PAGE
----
A am also wondering whether anyone has made their Silestone or Caesarstone counters look thicker by doubling up just at the edge?
Going after the "thicker" look is pretty easy -
we do the same thing with Natural stone too -
we do a Laminated "edge" where we build up the
edge with another layer.
This is puerly an aesthetic move and personally -
I like the thicker looking edge detail - but that's
hope that helps
i have heard that Silestone uses digital templating and Caesarstone does not, so that you get a tighter fit with Silestone. Or maybe it is in the cutting that Silestone follows a computer?
lacuisine, wouldn't that be dependent on the fabricator rather than the material?
pat- My replacement piece is a slightly different color than the original.
Sayde- I have the thicker edge on my Silestone. I actually prefer a thinner edge, but my contractor thought a thicker edge might be better because it would hide any problems that might have happened while removing the old (1957) countertop.
Here is a link that might be useful:
No. apparently SIlestone does ALL of it's own fabricating. THey do, however, certify independent installers. Anyway it was one of those installers who told me that ( and he installs of the quartz options).
Thanks. lacuisine. That is very strange and doesn't sound like it possibly can be cost effective: you are saying they have to ship every completed countertop from the central factory?
I know that here, for instance, to use Corian as an example: most fabricators measure and template digitally and use a CNC for fabrication, while the installers used by home depot send out two guys in a pickup truck with a tape measure.
Microban is basically triclosan embedded into the binder. The safety is triclosan is now under scrutiny and has been linked to cancer. Lawyers are already out there trolling for victims as you can see from the link below. I personally don't want that on my counters. Contact with water produces chloroform gas that's toxic.
Here is a link that might be useful: Triclosan Lawsuits
That's it - a CNC. That's what our installer told us. Ceaserstone does NOT use the CNC. AS for Silestone, no they don't fabricate everything at their corporate headquarters, (texas?), but they do have their own factories across the US and each factory works with certified installers in that region. So they fabricate everything themselves, but farm out the installation to independent, though , certified (trained?) installers. ANother interesting fact is that in some cities they own a showroom, but the showroom "sells" other products as well, and you won't be able to tell that it is a Silestone owned showroom just by walking in there. When I called the Silestone fabricator / factory in our area, they actually told me NOT to buy from their showroom because they deliberately charge higher prices, so as not to compete with their various certified installers in the other showrooms. IN other words, they want as much business from the independent sellers that they can get, but they will open showrooms "just for show". i do NOT know what happens when you go into a SIlestone-owned showroom and try to buy aNOther brand of quartz.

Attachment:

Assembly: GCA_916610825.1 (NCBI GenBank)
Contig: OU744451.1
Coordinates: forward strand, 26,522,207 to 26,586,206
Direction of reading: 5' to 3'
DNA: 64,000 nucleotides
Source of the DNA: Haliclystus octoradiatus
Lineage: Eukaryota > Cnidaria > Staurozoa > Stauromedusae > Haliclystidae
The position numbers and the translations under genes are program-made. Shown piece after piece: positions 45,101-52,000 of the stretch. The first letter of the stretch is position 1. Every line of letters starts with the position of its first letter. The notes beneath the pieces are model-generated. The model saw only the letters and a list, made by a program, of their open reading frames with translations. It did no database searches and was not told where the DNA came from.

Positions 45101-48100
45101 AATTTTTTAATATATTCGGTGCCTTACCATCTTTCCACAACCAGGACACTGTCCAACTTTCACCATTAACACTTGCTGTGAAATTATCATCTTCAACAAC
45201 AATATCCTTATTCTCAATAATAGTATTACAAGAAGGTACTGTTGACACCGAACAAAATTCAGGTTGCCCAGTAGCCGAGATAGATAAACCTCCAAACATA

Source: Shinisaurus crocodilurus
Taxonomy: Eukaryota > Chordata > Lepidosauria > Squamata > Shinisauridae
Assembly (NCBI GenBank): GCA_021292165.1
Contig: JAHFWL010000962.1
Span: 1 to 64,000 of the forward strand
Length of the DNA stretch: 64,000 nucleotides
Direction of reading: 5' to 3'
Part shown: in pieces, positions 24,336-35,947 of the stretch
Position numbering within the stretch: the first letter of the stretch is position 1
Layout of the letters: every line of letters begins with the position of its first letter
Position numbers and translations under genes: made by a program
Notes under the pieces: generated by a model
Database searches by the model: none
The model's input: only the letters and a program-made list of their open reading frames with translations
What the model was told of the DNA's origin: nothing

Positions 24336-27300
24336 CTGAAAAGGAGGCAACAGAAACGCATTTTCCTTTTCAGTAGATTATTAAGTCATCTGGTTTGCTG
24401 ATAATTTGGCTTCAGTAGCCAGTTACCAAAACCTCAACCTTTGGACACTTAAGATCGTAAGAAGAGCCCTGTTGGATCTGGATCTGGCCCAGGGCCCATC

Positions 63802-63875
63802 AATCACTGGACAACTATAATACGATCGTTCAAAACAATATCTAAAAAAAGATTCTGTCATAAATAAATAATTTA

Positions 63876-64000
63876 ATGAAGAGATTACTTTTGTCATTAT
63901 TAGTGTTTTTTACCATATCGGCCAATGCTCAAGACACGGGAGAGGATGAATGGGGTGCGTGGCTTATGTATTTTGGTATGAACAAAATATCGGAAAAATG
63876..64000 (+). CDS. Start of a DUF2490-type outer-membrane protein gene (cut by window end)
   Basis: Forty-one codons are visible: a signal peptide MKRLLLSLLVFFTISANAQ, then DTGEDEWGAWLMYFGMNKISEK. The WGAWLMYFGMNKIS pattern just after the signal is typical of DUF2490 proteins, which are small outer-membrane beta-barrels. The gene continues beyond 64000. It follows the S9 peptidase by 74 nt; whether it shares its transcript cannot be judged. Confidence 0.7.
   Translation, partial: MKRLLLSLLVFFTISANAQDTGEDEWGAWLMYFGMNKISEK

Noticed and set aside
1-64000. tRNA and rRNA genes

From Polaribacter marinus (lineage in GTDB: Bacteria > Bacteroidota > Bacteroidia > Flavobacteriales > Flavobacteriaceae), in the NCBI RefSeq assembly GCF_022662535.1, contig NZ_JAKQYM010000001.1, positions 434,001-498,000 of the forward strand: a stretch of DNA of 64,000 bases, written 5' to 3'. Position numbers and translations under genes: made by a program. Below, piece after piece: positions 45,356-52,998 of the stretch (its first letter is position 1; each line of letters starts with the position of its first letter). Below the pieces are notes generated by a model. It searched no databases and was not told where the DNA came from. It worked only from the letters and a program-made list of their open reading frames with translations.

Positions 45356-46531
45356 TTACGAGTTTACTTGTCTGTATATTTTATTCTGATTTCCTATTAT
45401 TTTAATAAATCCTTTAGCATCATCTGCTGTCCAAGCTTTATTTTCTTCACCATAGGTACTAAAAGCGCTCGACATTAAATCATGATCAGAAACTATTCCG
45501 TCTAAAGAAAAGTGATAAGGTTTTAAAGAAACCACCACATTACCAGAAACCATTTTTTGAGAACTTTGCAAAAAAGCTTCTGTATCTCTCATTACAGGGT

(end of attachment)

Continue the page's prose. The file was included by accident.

So we should start seeing a lot of cancer among Silestone fabricators. Until then, i will not worry.
bronwyn's mom (or anyone else out there:) do you know how the black silestone compared in price (and look) to absolute black granite?
I have had silestone for over 5 years and I love it today as much as the day I put it in. I am like Remodelfla I have to really look to see if it is dirty. I have Amarilla Palmetto which really hides everything. I do not think you will regret Silestone. One tip though I priced it at HD and then found a local contractor and he was $1000 cheaper.